I make that claim based on three assumptions:
- Programming languages are much more than simply a list of features and rules. In the modern era, they're probably much better thought of as an interactive video game where the IDE, extensions, REPL, compilation speed, and lots of other things give an overall developer experience. This experience is a big part of what keeps coders engaged in personal projects and learning (or not)
- Most coders are interested in learning how to code in a purely functional manner, but don't know how to do so. (This can be true even of programmers who have been coding in FP for years) Languages that provide a wide range of styles from OO/Imperative all the way to Pure FP allow coders to code "where they are" and then learn to be better coders by cleaning up what they have.
- Libraries and the size/temperament of the development community play a big role in the SO/REPL loop, where coders get temporarily stuck and others are able to help them out
If these three assumptions are true, then F#, being a sort of bastard child between Microsoft and OCaml, allows programmers to play in a world where they can learn and change their programming style over time.
Most of the time, when we rank programming languages, we talk about rules, syntax, features, and whatnot. If that's your thing, then my first assumption does not hold true and my entire argument falls apart.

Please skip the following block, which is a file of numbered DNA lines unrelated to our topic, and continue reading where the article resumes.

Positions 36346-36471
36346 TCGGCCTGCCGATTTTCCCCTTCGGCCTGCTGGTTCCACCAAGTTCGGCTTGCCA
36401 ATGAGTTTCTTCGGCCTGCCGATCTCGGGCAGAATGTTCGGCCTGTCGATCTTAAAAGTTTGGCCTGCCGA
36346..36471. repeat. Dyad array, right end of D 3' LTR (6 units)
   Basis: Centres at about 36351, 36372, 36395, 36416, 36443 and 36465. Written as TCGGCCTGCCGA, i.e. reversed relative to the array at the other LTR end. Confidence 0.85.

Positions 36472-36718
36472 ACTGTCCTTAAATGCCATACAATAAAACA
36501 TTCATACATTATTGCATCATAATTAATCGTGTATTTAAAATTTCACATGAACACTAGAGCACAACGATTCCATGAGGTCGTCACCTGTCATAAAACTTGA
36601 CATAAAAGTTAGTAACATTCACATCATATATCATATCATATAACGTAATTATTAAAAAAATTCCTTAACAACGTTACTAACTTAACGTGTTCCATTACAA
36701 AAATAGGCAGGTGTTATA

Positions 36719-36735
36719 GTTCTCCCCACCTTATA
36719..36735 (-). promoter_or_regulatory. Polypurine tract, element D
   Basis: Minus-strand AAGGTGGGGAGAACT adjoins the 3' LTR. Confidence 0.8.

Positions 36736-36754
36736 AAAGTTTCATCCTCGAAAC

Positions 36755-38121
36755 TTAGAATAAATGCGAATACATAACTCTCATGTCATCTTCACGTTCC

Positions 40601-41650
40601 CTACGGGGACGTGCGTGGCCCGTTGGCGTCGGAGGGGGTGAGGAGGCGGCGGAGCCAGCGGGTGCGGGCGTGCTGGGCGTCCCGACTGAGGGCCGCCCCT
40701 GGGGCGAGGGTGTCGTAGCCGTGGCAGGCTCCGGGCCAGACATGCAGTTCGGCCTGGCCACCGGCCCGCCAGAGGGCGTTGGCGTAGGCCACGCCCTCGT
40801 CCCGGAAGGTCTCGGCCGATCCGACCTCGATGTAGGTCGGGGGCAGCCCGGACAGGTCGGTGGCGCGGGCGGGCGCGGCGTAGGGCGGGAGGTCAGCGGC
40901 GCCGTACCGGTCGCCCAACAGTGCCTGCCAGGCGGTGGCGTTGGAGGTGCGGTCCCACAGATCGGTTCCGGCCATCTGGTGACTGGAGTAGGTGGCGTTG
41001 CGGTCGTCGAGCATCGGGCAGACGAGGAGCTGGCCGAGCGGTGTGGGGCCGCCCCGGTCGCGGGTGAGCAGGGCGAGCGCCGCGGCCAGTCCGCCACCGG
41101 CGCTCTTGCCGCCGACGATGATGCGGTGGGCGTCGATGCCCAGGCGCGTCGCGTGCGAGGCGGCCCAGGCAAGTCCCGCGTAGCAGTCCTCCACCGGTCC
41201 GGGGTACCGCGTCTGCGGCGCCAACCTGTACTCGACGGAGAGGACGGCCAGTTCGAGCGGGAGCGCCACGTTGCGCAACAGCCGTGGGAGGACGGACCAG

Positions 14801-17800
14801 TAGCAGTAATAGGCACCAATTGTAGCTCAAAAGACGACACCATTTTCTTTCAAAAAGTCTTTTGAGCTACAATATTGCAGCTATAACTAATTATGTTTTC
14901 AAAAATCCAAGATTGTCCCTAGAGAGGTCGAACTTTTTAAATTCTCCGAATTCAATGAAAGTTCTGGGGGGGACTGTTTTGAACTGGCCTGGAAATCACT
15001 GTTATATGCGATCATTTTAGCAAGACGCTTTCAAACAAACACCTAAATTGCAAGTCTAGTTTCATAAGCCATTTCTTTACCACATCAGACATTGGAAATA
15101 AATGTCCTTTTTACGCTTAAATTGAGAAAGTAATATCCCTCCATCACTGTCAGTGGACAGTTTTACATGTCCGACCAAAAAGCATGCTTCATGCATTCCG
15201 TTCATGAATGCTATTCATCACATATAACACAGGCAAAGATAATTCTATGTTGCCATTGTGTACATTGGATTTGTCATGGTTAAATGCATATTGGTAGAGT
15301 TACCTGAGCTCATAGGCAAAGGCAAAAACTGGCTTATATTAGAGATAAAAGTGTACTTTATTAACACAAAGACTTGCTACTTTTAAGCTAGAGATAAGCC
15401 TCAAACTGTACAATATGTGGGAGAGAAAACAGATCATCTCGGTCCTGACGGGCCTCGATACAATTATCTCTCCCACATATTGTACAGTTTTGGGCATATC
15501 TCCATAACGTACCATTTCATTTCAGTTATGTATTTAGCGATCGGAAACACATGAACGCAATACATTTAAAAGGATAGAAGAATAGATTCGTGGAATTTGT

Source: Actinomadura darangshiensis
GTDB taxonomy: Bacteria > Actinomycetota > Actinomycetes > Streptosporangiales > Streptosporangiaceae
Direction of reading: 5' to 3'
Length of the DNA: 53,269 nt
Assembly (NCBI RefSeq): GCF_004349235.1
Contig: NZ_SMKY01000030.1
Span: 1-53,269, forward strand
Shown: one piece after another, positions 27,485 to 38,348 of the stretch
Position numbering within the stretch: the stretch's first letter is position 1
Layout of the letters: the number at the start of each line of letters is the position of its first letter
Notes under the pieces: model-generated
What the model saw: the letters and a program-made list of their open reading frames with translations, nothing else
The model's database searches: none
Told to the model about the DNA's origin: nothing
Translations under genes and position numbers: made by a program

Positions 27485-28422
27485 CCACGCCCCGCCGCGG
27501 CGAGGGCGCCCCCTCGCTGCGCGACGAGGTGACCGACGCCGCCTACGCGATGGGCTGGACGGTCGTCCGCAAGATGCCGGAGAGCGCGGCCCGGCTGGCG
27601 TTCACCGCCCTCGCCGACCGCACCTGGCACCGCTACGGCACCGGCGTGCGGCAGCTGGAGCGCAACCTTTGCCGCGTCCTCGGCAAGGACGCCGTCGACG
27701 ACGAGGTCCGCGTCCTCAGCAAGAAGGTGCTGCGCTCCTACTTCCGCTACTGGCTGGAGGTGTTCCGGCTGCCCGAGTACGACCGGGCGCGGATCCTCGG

Many programmers want to look at languages simply in terms of external characteristics: the licensing provided, the number of jobs available, and so forth. If your goals aren't also internal, with gradual learning, and being able to move across paradigms, assumption #2 does not hold.
There are those who are strictly DIY. Many libraries are suboptimal for them. Honestly, I don't know many of these folks, but if that's you, assumption #3 fails.
Note: I'm not saying F# is the best language to code in professionally. I'm not saying F# is the best language for all problems. I'm doing my best not to make grandiose claims and instead narrow down the superlative of the title with more nuance. My point is that if you want to personally pick up a programming language in order to become a better coder in whatever other languages you use, right now F# is the best overall teaching/coding language you can find.